Overall, we have scores for 288,076 white Europeans, collected between 2002 and 2015, with sample sizes for each country shown on the left-hand side.
Because of the design of the test it is very difficult to deliberately control your score. Many people, including those who sincerely hold non-racist or even anti-racist beliefs, demonstrate positive implicit bias on the test. The exact meaning of implicit attitudes, and the IAT, are controversial, but we believe they reflect the automatic associations we hold in our minds, associations that develop over years of immersion in the social world.
Although we, as individuals, may not hold racist beliefs, the ideas we associate with race may be constructed by a culture which describes people of different ethnicities in consistent ways, and ways which are consistently more or less positive. Looked at like this, the IAT – which at best is a weak measure of individual psychology – may be most useful if individuals’ scores are aggregated to provide a reflection on the collective social world we inhabit.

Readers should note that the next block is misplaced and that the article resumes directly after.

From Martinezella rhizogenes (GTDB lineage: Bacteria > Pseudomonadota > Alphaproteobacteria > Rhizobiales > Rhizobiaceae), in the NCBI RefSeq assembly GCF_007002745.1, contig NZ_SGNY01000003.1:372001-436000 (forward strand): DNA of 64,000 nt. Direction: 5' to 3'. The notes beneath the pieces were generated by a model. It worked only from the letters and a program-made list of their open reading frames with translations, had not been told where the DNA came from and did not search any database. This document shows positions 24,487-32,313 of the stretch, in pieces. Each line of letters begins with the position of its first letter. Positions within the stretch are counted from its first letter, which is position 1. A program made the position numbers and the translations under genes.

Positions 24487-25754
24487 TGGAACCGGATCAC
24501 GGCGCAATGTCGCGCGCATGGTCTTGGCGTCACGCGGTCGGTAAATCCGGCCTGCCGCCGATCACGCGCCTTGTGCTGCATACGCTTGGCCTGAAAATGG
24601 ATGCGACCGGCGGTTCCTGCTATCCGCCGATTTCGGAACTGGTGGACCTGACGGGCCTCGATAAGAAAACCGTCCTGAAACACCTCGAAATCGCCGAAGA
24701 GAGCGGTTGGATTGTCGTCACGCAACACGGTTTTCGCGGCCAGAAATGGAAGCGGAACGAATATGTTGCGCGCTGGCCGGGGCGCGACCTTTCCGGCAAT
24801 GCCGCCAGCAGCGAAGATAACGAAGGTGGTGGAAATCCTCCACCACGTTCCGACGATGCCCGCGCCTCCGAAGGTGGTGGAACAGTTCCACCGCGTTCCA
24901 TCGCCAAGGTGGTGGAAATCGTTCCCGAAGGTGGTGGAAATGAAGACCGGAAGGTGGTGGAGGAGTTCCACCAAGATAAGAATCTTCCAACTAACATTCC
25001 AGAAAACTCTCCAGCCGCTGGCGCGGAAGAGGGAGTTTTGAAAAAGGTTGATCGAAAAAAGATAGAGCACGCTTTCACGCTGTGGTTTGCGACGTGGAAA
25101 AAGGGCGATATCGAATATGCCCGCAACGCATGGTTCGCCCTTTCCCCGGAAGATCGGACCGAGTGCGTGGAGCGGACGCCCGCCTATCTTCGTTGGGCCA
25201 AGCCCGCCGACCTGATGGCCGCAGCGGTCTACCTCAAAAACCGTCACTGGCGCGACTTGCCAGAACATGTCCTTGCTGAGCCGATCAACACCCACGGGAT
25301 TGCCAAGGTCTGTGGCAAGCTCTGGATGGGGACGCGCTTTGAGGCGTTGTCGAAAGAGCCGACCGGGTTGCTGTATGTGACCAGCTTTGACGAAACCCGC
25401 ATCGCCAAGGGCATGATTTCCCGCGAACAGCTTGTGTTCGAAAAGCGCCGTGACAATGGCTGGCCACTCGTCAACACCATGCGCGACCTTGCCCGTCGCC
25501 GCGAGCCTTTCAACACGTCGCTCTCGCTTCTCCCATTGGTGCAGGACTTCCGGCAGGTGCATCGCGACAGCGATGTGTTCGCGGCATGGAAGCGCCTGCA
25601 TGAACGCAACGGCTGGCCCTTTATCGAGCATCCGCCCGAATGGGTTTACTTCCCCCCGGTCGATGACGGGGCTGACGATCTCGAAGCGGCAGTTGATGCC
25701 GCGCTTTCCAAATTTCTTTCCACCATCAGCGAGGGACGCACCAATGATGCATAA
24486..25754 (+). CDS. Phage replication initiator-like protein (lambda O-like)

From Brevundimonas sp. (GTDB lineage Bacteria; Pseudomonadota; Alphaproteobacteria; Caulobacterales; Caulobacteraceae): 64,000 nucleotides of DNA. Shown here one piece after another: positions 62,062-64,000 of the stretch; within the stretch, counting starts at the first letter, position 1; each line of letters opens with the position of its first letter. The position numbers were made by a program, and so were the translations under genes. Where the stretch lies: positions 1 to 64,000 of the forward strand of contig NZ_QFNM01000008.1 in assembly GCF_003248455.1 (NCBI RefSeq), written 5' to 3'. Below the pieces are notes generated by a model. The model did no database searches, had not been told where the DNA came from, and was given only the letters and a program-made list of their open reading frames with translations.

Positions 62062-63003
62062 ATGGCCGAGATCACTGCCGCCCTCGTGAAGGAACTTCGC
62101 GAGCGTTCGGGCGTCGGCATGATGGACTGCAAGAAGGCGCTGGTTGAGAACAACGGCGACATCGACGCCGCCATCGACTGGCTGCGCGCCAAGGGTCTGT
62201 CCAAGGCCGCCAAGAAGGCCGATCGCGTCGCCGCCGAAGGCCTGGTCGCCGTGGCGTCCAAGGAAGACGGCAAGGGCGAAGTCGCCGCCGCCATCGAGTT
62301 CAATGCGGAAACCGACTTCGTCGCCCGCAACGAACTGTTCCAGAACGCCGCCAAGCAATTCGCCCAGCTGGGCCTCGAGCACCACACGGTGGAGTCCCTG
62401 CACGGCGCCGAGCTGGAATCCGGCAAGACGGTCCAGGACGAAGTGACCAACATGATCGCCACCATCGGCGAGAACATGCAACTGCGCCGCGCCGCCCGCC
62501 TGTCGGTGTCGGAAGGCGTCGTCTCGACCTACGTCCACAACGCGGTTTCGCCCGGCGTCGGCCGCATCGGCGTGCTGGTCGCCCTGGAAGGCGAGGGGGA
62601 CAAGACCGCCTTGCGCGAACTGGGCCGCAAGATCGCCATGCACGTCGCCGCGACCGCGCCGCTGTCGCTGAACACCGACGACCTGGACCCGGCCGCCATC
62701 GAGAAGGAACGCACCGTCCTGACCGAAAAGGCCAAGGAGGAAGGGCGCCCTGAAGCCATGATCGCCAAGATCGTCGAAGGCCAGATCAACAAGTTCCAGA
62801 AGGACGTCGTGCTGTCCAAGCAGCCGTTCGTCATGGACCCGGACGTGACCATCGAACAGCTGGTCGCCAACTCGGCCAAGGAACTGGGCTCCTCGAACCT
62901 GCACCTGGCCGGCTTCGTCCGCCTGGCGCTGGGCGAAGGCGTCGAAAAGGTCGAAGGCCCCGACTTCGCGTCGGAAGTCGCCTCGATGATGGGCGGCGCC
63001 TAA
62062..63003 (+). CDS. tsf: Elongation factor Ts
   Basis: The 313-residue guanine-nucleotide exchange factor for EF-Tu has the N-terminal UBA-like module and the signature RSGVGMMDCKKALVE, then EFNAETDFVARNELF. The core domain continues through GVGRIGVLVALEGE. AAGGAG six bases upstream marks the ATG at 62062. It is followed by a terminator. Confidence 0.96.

The results shown in this map give detail to what we already expected – that across Europe racial attitudes are not neutral. Blackness has negative associations for white Europeans, and there are some interesting patterns in how the strength of these negative associations varies across the continent.
North and west Europe, on average, have less strong anti-black associations, although they still have anti-black associations on average. As you move south and east the strength of negative associations tends to increase – but not everywhere. The Balkans look like an exception, compared to surrounding countries. Is this because of some quirk about how people in the Balkans heard about Project Implicit, or because their prejudices aren’t orientated around a white-black axis? For now, we can only speculate.